This month the annual Leonid meteor shower returns once again to fill the night sky with ‘shooting stars’. This shower has become somewhat famous thanks to having a history of producing intense meteor storms with rates of up to 50,000 meteors per hour. These kind of rates will not happen this year unfortunately. Rates are expected to reach around 10 to 20 meteors per hour at its peak on the night of 17th November.
The meteors are remnants of Comet Tempel-Tuttle. The Earth passes through the orbital plane of the comet every November causing tiny pieces of rock and dust left over from the comet to enter the Earth’s atmosphere.
This year, the full Moon will be out of the way (new Moon occurs on the 18th) so viewing conditions should be excellent (weather permitting) without any moonlight potentially washing out the fainter meteors from view. The Leonid meteors begin their streak across the sky from the constellation of Leo as shown in the illustration above, however please read on to find out the best way to observe the light show. This is not the place in the sky to look!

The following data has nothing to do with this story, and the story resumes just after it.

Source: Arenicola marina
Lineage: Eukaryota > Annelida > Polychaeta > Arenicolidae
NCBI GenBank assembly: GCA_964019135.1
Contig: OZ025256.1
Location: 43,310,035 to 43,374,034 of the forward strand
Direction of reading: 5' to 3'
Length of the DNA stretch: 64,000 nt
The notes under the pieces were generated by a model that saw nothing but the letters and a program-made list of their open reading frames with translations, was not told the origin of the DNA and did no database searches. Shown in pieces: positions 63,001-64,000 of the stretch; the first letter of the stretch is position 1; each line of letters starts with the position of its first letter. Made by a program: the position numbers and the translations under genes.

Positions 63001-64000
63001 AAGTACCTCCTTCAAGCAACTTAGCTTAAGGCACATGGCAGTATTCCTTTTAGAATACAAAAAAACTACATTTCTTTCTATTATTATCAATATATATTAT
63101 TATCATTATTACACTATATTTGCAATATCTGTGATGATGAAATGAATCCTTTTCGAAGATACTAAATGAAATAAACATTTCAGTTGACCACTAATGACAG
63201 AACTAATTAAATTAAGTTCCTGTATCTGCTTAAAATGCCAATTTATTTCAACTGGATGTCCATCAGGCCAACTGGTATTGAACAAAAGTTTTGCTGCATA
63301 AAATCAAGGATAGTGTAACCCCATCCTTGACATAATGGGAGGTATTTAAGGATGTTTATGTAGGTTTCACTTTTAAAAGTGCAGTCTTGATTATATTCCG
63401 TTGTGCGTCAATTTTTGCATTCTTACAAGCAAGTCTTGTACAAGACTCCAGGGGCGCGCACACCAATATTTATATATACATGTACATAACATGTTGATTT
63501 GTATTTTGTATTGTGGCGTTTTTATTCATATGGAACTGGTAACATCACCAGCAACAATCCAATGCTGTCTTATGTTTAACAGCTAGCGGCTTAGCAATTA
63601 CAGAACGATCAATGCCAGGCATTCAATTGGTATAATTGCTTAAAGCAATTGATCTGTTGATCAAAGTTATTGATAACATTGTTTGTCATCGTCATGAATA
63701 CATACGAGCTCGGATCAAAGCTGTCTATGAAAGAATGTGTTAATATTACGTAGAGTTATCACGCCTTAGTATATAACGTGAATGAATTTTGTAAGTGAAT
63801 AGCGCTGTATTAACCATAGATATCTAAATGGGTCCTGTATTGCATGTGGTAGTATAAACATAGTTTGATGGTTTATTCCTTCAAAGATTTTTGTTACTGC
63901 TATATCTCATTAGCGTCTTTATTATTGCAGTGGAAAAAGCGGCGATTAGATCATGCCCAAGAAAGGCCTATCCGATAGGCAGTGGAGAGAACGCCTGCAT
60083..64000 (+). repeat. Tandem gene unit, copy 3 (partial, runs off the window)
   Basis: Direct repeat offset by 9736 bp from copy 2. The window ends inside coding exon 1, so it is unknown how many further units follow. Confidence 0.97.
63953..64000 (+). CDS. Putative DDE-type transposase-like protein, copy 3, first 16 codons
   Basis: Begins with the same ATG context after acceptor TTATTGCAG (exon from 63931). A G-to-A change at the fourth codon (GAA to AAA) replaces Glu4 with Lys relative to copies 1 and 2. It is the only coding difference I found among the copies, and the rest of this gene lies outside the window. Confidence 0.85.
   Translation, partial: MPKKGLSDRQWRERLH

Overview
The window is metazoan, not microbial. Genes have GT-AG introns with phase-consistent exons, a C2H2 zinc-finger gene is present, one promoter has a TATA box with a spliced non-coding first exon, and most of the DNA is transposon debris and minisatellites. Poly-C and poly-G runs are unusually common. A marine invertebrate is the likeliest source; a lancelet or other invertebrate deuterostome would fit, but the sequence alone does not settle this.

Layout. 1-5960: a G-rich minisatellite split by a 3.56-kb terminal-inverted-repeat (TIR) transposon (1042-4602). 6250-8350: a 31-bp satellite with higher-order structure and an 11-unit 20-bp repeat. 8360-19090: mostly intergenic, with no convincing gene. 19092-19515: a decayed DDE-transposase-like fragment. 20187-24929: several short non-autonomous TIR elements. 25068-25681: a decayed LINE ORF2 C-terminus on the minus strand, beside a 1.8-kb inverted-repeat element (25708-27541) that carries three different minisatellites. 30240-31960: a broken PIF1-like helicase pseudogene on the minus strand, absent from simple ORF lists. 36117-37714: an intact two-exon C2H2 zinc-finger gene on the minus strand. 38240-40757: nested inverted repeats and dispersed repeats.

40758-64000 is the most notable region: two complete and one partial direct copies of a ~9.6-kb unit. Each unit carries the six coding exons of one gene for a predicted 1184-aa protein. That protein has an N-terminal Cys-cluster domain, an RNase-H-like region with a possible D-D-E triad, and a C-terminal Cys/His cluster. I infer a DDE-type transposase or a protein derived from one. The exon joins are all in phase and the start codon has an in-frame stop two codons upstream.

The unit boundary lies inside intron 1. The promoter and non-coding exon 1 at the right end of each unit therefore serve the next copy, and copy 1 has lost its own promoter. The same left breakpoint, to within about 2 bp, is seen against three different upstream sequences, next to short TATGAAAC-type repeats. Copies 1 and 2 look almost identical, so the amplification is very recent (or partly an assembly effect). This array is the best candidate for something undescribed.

The best time to view the Leonids
The constellation of Leo doesn’t rise until after midnight so this would be the best time to get outside looking as rates should be at the highest during the early hours on the night of 17-18 November.
How to observe the Leonids
As the meteors are visible to the naked eye, no special equipment is needed other than your eyes! A common mistake is to find the direction of the constellation of Leo and concentrate on that area of the sky. This is not the best way to observe them. The meteors start there journey from here but then streak across a large part of the sky so you are actually more likely to catch them in other parts of the sky as they suddenly brighten. The best method is to get a reclining chair and lie down flat so you can see as much of the sky as possible. Keep plenty of layers on and wear a hat. November nights in the early hours can get bitterly cold, especially when not moving around much!